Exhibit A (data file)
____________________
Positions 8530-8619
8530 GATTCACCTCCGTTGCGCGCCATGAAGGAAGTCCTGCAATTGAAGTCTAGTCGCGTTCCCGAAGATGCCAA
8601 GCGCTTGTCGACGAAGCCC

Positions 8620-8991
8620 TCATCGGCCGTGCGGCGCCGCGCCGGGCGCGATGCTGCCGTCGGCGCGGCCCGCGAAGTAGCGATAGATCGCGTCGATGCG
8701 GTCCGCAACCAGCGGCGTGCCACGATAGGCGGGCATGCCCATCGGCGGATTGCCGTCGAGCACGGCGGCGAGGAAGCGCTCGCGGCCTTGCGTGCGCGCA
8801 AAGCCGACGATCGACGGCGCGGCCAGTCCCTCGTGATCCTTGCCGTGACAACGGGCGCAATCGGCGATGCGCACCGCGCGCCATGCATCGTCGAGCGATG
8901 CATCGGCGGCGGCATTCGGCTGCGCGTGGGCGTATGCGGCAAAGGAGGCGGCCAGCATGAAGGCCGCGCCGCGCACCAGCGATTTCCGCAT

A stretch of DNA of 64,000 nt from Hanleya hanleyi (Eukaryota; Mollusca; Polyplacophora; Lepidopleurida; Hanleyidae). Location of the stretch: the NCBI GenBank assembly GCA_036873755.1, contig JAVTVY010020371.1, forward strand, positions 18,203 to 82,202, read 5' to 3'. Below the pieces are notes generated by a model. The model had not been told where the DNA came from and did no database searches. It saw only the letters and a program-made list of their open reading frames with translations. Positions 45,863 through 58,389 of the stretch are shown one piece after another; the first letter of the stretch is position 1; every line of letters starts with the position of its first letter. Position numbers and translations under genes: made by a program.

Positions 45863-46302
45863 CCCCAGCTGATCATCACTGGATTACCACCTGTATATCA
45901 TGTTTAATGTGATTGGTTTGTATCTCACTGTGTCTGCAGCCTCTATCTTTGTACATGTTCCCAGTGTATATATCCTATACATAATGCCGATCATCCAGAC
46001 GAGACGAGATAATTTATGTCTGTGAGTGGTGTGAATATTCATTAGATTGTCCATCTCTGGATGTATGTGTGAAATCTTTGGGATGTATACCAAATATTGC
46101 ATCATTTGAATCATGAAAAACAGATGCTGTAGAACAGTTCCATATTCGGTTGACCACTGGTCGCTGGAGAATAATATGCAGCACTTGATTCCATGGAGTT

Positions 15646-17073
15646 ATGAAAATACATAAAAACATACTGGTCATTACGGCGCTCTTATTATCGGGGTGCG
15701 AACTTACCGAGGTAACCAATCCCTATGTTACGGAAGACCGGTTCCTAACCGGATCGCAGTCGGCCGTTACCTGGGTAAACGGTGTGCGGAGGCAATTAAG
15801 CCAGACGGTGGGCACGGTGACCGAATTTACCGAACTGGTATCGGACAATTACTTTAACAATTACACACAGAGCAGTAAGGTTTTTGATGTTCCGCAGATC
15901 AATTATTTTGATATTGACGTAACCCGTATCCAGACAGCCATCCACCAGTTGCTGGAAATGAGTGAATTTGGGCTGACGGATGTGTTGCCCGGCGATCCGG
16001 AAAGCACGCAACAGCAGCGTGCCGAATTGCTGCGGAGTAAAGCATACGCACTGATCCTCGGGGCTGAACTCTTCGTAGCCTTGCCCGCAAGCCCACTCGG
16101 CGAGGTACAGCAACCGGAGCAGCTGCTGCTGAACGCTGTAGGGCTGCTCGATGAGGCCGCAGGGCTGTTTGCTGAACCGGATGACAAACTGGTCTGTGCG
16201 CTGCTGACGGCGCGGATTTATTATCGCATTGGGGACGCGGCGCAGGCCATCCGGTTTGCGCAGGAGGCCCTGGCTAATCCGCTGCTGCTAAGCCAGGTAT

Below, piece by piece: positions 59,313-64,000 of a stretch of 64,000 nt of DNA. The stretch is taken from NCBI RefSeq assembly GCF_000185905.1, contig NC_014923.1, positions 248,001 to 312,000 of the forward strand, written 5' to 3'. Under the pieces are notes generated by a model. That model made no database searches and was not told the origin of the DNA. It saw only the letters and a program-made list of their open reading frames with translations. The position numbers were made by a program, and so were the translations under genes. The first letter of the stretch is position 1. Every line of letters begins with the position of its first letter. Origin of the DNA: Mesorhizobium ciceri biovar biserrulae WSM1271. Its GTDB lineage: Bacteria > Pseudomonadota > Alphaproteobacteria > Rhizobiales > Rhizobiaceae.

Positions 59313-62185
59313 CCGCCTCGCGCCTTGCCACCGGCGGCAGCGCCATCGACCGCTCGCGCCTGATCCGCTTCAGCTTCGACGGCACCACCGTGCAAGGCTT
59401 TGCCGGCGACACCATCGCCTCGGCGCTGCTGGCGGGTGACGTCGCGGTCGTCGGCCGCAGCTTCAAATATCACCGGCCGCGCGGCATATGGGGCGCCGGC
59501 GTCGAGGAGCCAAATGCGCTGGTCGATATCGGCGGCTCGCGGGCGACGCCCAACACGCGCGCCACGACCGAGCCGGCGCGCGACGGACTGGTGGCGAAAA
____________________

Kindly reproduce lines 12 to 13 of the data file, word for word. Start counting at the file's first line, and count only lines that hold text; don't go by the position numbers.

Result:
45901 TGTTTAATGTGATTGGTTTGTATCTCACTGTGTCTGCAGCCTCTATCTTTGTACATGTTCCCAGTGTATATATCCTATACATAATGCCGATCATCCAGAC
46001 GAGACGAGATAATTTATGTCTGTGAGTGGTGTGAATATTCATTAGATTGTCCATCTCTGGATGTATGTGTGAAATCTTTGGGATGTATACCAAATATTGC